“There are clear expectation of what is expected from a sub and how they will behave,” Walters said.

House Minority Leader Emily Virgin (D-Norman) released a statement criticizing the governor for not taking more direct action to try and slow the spread of COVID-19.

“Health care workers have been on the front line of this pandemic since day one,” Virgin said. “Their dedication to serving their communities in this difficult time is nothing short of heroism. When the people of Oklahoma elected Gov. Kevin Stitt, they gave him a platform to lead Oklahoma through good times and bad. It is past time for him to use that platform during this pandemic to advocate for vaccines, boosters, and other life-saving measures.”

Hospitals consider emergency declaration request

Dr. Julie Watson of INTEGRIS Health told media during a virtual press conference Tuesday, Jan. 18, 2022, that Oklahoma City hospital emergency departments are full and have no vacant ICU beds owing to a COVID-19 surge. (Screenshot)

Two hours before Stitt’s 1 p.m. announcement, the chief medical officers of the major hospitals in Oklahoma City held their own press conference to plead that the public get vaccinated (and boosted), wear masks, avoid crowds and only visit their overflowing emergency rooms under truly emergency situations.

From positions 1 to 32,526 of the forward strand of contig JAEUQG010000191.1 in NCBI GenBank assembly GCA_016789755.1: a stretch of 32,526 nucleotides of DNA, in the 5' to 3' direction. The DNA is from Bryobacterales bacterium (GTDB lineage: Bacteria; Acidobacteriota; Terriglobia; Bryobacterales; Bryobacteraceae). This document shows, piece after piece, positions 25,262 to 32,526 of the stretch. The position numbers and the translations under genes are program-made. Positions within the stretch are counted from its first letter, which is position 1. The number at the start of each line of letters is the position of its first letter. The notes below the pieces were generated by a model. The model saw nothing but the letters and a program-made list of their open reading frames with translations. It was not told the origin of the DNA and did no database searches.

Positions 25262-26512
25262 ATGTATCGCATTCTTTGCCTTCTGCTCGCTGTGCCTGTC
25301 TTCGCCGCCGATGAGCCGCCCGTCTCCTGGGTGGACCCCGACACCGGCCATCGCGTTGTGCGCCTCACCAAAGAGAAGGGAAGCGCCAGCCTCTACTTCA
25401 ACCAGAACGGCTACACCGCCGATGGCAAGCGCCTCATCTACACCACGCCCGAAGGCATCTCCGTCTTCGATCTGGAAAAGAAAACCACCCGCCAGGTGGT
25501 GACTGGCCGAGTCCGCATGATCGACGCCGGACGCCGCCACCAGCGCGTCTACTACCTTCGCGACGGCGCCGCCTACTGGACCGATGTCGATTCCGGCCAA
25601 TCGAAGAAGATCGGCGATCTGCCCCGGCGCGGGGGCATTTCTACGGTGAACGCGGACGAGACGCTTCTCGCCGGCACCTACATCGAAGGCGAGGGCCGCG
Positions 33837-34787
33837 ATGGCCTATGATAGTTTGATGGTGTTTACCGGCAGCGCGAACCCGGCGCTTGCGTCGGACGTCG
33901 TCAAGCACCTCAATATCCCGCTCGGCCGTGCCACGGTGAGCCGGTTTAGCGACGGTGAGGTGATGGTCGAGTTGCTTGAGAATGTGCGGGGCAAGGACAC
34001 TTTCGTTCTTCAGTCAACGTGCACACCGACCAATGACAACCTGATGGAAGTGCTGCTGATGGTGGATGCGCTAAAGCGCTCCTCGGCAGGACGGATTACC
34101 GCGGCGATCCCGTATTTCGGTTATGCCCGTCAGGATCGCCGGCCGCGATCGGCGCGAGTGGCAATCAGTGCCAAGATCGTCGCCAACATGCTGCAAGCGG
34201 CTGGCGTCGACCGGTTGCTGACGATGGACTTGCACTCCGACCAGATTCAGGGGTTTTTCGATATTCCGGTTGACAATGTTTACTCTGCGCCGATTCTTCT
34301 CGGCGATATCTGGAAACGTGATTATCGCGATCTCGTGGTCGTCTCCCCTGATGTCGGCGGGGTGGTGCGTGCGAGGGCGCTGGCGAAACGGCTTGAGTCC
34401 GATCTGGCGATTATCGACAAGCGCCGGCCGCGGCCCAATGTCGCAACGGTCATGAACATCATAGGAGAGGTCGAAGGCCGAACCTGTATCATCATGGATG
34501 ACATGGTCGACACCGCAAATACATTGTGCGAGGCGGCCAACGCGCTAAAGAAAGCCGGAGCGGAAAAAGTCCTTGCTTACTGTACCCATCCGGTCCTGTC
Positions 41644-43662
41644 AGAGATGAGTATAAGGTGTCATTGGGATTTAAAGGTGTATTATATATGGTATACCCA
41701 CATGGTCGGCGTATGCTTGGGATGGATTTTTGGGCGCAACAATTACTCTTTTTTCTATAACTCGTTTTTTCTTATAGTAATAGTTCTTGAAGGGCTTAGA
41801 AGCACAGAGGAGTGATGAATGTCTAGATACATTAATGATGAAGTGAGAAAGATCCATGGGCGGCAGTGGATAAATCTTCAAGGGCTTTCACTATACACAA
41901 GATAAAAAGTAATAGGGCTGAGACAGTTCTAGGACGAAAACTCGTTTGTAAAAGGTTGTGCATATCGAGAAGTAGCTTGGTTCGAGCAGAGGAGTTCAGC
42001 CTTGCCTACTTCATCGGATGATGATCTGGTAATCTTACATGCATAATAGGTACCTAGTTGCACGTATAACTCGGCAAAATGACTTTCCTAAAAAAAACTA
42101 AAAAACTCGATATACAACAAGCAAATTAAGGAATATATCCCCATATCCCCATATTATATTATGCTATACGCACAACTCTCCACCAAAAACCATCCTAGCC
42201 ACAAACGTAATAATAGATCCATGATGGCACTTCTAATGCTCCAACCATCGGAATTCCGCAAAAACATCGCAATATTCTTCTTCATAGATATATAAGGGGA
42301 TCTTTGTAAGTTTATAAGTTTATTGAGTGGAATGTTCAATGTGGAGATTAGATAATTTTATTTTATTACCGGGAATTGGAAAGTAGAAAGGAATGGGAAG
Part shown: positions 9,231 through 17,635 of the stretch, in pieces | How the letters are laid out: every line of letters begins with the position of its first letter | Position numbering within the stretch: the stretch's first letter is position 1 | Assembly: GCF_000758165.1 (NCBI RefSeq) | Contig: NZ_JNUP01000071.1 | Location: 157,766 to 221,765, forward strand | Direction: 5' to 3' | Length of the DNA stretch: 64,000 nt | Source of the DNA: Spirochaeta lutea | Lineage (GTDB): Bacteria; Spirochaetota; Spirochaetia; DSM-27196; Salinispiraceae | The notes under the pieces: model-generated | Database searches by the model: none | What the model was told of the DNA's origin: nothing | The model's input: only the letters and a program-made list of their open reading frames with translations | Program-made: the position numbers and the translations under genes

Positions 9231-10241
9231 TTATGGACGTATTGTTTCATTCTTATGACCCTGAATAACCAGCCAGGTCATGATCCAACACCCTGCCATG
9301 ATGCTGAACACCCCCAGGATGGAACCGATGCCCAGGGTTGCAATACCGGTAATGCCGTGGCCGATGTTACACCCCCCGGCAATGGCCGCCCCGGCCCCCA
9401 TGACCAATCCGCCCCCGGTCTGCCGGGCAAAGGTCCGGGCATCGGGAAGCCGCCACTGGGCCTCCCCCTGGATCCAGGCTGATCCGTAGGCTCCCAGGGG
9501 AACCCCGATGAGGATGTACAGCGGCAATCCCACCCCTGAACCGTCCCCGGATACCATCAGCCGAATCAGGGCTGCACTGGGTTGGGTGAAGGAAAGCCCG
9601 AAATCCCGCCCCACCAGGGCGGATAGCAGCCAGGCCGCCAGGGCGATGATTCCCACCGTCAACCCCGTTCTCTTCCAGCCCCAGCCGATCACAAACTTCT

“Oklahomans, please work with us until we are on the other side of this surge,” said INTEGRIS Chief Medical Officer Dr. Julie Watson, noting that backlogged emergency departments are causing some of those waiting to become upset and angry with hospital employees. “We also need your grace and patience as we struggle to provide the best possible care.”

Watson said hospital staff are strained by the same scenarios facing other citizens: personal COVID-19 infections, sick family members and closed schools and day cares complicating parental situations.